from The American Heritage® Dictionary of the English Language, 5th Edition.

  • noun A southern European plant (Mandragora officinarum) in the nightshade family, having greenish-yellow flowers and a branched root. This plant was once believed to have magical powers because its root resembles the human body.
  • noun The root of this plant, which contains the poisonous alkaloid hyoscyamine.

from The Century Dictionary.

  • noun The enchanter's nightshade, Circæa Lutetiana.
  • noun A plant of the genus Mandragora.
  • noun The May-apple, Podophyllum peltatum.
  • noun In heraldry, a figure resembling a root with two long and pointed bifurcations usually twisted together, and the whole crowned with leaves and berries.

from the GNU version of the Collaborative International Dictionary of English.

  • noun (Bot.) A low plant (Mandragora officinarum) of the Nightshade family, having a fleshy root, often forked, and supposed to resemble a man. It was therefore supposed to have animal life, and to cry out when pulled up. All parts of the plant are strongly narcotic. It is found in the Mediterranean region.
  • noun (Bot.), U.S. The May apple (Podophyllum peltatum). See May apple under May, and Podophyllum.

from Wiktionary, Creative Commons Attribution/Share-Alike License.

  • noun mythology A mandragora, a kind of tiny demon immune to fire.
  • noun botany Any plant of the genus Mandragora, certain of which are said to have medicinal properties; the curiously shaped root of these plants has been likened to the shape of a little man, and thus, has attained some mythic significance.

from WordNet 3.0 Copyright 2006 by Princeton University. All rights reserved.

  • noun the root of the mandrake plant; used medicinally or as a narcotic
  • noun a plant of southern Europe and North Africa having purple flowers, yellow fruits and a forked root formerly thought to have magical powers


from The American Heritage® Dictionary of the English Language, 4th Edition

[Middle English, alteration (influenced by drake, dragon) of mandragora, from Old English, from Latin mandragorās, from Greek.]


  • The mandrake is a plant which has human-shaped roots.

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  • The mandrake is a plant which has human-shaped roots.

    Archive 2008-10-01

  • What seems to link all these fantastic beliefs and customs with the story of the dog and the mandrake is the fact that they are closely bound up with the conception of the dog as the guardian of hidden treasure.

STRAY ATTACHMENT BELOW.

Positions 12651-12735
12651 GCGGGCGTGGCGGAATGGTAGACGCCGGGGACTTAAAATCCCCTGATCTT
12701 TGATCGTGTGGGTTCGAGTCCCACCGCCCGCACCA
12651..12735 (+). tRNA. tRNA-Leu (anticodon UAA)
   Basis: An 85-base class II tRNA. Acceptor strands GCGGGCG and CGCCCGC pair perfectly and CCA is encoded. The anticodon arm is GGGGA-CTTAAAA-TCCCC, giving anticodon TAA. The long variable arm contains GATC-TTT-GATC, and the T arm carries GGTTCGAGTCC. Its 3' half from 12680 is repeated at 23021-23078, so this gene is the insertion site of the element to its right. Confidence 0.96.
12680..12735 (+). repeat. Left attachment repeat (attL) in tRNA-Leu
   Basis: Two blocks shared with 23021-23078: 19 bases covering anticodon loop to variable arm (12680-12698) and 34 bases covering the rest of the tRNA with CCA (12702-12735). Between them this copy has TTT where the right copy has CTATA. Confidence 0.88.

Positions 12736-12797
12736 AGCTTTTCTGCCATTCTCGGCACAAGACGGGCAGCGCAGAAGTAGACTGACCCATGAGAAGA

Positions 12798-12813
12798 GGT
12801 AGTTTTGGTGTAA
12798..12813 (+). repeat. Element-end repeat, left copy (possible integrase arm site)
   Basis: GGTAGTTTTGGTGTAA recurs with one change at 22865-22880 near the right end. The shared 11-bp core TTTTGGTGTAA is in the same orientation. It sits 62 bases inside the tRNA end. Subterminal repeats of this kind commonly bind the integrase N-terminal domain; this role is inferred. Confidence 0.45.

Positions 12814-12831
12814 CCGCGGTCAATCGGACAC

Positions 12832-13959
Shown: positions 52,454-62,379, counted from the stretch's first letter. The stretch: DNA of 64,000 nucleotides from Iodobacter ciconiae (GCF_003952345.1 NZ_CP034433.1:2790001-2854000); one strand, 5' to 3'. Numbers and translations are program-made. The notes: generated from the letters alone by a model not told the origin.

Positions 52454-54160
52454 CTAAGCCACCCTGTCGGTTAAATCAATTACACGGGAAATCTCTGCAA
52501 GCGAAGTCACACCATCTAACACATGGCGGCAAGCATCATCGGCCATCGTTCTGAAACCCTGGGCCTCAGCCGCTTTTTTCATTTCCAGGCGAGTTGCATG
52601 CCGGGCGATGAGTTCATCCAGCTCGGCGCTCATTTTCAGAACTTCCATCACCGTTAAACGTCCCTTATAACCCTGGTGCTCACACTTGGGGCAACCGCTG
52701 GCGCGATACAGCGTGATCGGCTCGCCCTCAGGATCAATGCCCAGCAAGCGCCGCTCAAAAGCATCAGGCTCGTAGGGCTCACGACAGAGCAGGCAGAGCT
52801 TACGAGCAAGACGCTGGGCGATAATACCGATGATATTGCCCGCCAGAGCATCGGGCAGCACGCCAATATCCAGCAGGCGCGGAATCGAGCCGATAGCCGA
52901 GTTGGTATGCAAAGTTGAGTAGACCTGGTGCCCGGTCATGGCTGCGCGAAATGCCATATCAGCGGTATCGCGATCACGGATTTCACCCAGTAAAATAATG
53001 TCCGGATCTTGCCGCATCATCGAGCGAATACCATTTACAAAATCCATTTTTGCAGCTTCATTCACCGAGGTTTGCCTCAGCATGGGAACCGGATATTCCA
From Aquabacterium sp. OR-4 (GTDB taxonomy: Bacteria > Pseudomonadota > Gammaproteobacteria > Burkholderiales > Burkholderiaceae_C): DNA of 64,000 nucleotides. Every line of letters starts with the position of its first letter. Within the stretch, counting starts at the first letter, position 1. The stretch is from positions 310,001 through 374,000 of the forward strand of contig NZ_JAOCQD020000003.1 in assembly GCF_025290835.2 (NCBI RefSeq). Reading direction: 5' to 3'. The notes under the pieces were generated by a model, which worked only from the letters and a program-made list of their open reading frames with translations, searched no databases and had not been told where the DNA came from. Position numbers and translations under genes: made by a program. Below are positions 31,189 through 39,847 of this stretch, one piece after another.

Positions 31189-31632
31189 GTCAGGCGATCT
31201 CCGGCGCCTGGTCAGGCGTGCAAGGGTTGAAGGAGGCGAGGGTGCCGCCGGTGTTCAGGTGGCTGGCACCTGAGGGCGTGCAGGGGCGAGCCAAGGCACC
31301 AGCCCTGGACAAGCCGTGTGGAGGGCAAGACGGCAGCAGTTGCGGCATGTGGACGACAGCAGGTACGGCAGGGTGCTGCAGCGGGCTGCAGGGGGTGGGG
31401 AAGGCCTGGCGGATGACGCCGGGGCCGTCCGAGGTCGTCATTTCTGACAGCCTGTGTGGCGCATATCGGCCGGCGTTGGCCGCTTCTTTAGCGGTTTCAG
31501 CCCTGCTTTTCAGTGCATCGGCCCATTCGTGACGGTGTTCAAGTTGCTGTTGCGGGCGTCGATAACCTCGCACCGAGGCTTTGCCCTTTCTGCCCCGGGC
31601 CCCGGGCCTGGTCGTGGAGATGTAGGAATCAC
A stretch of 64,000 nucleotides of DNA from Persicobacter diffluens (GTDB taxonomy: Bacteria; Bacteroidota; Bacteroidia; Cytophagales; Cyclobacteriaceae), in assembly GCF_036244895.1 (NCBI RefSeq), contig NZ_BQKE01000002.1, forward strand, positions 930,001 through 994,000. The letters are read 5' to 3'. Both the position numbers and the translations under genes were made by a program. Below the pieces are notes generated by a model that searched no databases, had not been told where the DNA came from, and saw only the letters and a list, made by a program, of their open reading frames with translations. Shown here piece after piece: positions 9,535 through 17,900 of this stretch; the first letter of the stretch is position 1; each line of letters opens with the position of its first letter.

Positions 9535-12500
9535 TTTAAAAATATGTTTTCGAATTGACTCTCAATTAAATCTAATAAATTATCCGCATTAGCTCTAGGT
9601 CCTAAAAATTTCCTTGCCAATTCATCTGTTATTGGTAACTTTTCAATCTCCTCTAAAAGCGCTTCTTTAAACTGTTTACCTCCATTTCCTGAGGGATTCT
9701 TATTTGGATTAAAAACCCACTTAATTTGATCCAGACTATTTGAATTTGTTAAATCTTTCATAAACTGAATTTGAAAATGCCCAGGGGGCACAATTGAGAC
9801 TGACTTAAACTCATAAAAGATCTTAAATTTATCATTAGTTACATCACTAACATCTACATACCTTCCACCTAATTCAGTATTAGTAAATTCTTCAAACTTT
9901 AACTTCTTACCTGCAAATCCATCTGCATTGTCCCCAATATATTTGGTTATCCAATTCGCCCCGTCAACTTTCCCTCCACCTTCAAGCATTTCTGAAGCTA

The Evolution of the Dragon

  • The goddess Aphrodite was closely related to Cyprus; the mandrake was a magical plant there; and the cowry is so intimately associated with the island as to be called _Cypræa_.

    The Evolution of the Dragon

  • They say that, though so large and powerful, and so courageous against larger animals, it is afraid of a mouse; that its nature is so cold that it will never seek the company of the female until, wandering in the direction of Paradise, it meets with the plant called the mandrake, and eats of it, and that each female bears but one young one in her life.

    Christmas: Its Origin and Associations Together with Its Historical Events and Festive Celebrations During Nineteen Centuries

  • Wherefore the mandrake is a bewitching plant, which enchants the eyes, and charms away pains, sorrows, and all passions by sleep.

    Treatise on the Love of God

  • For the same reason as that suggested by Calmet, Columella calls the mandrake _semihomo_:

    Aphrodisiacs and Anti-aphrodisiacs: Three Essays on the Powers of Reproduction

  • [258] "The Arabians call the mandrake 'the devil's candle,' on account of its shining appearance in the night."

    The Complete Poems of Sir Thomas Moore Collected by Himself with Explanatory Notes

  • Poppy-heads were used "with success" to relieve diseases of the head, and the root of the "mandrake," from its supposed resemblance to the human form, was a very ancient remedy for barrenness and was evidently so esteemed by Rachel, in the account given in Genesis 30: 14 ff.

    Three Thousand Years of Mental Healing

  • "Let a young maid pick of rosemary two roots; of monk's-hood --" A line had been drawn through this last word, and another word written above it; but the ink was so faded, the page so woolly and thin with use, that it was impossible to decipher the correction; perhaps it was "mother-wort," an herb Philly did not know; or it might be "mandrake"?

    The Voice


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  • Harry and his classmates were studying these in Herbology.

    June 16, 2012

  • Mandrake is a slow poison, taking out the liver and kidneys. Mandrake poisonings were most common where the European mandrake grew, in Spain and Portugal.

    February 27, 2015

  • "Herbs as well as spices impart flavor and aroma, but herbs were thought of as green and fresh even if they might be dried on occasion. Herbs like parsley, sorrel, or borage were used in both cooking and medicine. Many, such as mandrake, digitalis, or rue, were exclusively or primarily medicinal. Some were gathered in fields and woods, while others were cultivated, but they were above all familiar, literally part of the European landscape.

    "Spices, on the other hand, arrived in dried or semiprocessed form. Until the end of the thirteenth century, when Marco Polo visited India and other parts of southern Asia, Europeans were completely unfamiliar with pepper, nutmeg, or cloves in their botanical form or fresh state. Even ginger and its cousins like galangal and zedoary must have been considerably dried out after a journey that would have taken at least a year. ...

    "Because they were gathered or cultivated locally, herbs did not have great commercial value."

    Paul Freedman, Out of the East: Spices and the Medieval Imagination (New Haven and London: Yale UP, 2008), 8.

    October 9, 2017